Thu Sep 22 01:51pm EDT
Sometimes it ends with a shrug.
After not playing in a 7-1 victory over Milwaukee, Aramis Ramirez(notes) said on Wednesday that he was likely headed for a multi-year contract in greener pastures and what else were he and Chicago Cubs fans supposed to do besides go on with their day? This wasn't the time — nor the parties involved — for an extended victory lap around Wrigley Field.
While it's true that Ramirez put together nine productive seasons and gave the North Side its best solution at third since Ron Santo — all apologies, Kevin Orie — the real truth is that his relationship with the fans never approached anything reflecting that. Plucked from the Pittsburgh Pirates in the middle of that run to the 2003 NLCS, Ramirez always had trouble shaking that reputation as the money-making mercenary with a big bat and cover-your-eyes defense. Aramis wasn't hated and he wasn't loved. He was just there, quietly compiling above-average seasons without either side ever becoming too invested.
And now he's off to whatever team wants to promise more than the $16 million option he had on the table with the Cubs, not even waiting until the end of the season to announce that his bags are packed. He's a good ballplayer being a good businessman after his performance this season gave him more options. (After his injury-plagued '09 and '10, it seemed like a foregone conclusion that he'd say "yes" to the Cubs' option before they even asked.)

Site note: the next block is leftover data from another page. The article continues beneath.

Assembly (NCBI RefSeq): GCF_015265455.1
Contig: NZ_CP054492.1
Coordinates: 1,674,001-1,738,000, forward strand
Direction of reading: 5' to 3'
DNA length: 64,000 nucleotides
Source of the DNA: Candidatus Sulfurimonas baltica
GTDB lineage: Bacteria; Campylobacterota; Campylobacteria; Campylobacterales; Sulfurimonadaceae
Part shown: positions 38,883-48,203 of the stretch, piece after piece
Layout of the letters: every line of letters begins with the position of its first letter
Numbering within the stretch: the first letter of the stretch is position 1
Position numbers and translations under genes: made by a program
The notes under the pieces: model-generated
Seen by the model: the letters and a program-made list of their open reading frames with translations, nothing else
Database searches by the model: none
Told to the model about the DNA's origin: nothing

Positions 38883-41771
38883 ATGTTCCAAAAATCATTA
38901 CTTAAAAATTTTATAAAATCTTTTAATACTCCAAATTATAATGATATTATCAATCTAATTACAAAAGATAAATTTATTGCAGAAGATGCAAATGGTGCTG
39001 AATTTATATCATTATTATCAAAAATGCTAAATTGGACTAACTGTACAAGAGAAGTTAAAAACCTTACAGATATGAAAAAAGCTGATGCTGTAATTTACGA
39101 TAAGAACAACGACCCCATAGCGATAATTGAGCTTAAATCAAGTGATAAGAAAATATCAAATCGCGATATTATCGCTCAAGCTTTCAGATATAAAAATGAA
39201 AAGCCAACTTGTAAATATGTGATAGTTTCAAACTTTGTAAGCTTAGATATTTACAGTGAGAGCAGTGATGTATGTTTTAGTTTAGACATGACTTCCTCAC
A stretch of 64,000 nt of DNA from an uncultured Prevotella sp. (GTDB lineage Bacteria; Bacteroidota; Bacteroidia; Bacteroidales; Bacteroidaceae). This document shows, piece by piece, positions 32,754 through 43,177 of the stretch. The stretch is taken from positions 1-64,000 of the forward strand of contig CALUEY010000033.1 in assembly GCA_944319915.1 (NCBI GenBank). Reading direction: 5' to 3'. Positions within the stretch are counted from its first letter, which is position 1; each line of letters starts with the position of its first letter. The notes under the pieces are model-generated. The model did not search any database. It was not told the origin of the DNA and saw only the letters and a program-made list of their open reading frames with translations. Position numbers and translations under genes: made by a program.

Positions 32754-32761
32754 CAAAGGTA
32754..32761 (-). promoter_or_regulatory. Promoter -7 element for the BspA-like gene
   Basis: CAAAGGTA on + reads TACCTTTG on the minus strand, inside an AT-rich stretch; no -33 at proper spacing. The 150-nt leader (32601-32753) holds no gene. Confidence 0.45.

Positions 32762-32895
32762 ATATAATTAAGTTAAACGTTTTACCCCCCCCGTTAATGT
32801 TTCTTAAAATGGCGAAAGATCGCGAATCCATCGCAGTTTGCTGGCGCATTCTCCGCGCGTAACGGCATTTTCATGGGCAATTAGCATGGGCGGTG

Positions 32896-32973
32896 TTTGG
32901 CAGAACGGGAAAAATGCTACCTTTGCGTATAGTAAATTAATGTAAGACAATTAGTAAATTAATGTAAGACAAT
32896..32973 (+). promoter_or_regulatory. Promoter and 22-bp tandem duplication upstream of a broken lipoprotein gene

There's no question the 2012 Cubs will miss the production he provided when he was healthy. There was a time when the Cubs' search for a good third baseman was as much of a punchline as the Bears finding a good quarterback and now the team will fish into an uncertain pool of candidates currently topped by D.J. LeMahieu(notes). Then again, the next GM will have $16 million more to play around with as baseball's most-watched rebuilding project begins. With Ramirez planning to decline his 2012 option, it's worth arguing that he's doing the Cubs a favor by not saddling them with an unnecessary luxury.
Whether it was Ramirez's playoff struggles (after being productive in '03, he went 1 for 25 in 2007 and '08), his alleged involvement with cockfighting a few years ago or his reluctance to be a visible voice and leader in the Cubs clubhouse, he never became one of the most lovable losers.
Instead, he was what he was. A good ballplayer who showed up and did his work but never found his way onto the backs of the best-selling jerseys in Wrigleyville. You don't need to be overwhelmingly popular to help a baseball team win, of course, but it can certainly help provoke some sort of reaction when you leave.